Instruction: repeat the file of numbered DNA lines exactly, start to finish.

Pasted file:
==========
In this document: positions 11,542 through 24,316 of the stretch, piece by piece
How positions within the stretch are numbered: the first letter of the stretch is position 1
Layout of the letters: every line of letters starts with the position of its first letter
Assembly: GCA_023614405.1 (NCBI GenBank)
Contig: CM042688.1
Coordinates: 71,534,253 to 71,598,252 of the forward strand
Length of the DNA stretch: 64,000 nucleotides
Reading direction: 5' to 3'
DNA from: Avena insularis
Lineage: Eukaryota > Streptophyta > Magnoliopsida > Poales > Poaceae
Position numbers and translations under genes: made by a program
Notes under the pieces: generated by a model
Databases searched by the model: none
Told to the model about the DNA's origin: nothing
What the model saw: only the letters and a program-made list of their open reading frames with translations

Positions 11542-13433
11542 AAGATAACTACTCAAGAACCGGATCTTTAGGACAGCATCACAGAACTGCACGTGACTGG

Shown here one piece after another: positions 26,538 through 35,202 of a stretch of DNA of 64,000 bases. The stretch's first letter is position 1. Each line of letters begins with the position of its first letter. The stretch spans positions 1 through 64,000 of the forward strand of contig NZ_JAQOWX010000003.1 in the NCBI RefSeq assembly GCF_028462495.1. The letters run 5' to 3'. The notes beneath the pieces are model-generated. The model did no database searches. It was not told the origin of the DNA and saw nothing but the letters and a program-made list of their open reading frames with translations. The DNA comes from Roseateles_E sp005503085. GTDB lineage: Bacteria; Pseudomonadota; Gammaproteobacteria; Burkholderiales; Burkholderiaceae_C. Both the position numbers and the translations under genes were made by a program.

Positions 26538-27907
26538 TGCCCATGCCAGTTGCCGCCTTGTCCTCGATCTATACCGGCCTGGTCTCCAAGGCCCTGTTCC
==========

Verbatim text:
In this document: positions 11,542 through 24,316 of the stretch, piece by piece
How positions within the stretch are numbered: the first letter of the stretch is position 1
Layout of the letters: every line of letters starts with the position of its first letter
Assembly: GCA_023614405.1 (NCBI GenBank)
Contig: CM042688.1
Coordinates: 71,534,253 to 71,598,252 of the forward strand
Length of the DNA stretch: 64,000 nucleotides
Reading direction: 5' to 3'
DNA from: Avena insularis
Lineage: Eukaryota > Streptophyta > Magnoliopsida > Poales > Poaceae
Position numbers and translations under genes: made by a program
Notes under the pieces: generated by a model
Databases searched by the model: none
Told to the model about the DNA's origin: nothing
What the model saw: only the letters and a program-made list of their open reading frames with translations

Positions 11542-13433
11542 AAGATAACTACTCAAGAACCGGATCTTTAGGACAGCATCACAGAACTGCACGTGACTGG

Shown here one piece after another: positions 26,538 through 35,202 of a stretch of DNA of 64,000 bases. The stretch's first letter is position 1. Each line of letters begins with the position of its first letter. The stretch spans positions 1 through 64,000 of the forward strand of contig NZ_JAQOWX010000003.1 in the NCBI RefSeq assembly GCF_028462495.1. The letters run 5' to 3'. The notes beneath the pieces are model-generated. The model did no database searches. It was not told the origin of the DNA and saw nothing but the letters and a program-made list of their open reading frames with translations. The DNA comes from Roseateles_E sp005503085. GTDB lineage: Bacteria; Pseudomonadota; Gammaproteobacteria; Burkholderiales; Burkholderiaceae_C. Both the position numbers and the translations under genes were made by a program.

Positions 26538-27907
26538 TGCCCATGCCAGTTGCCGCCTTGTCCTCGATCTATACCGGCCTGGTCTCCAAGGCCCTGTTCC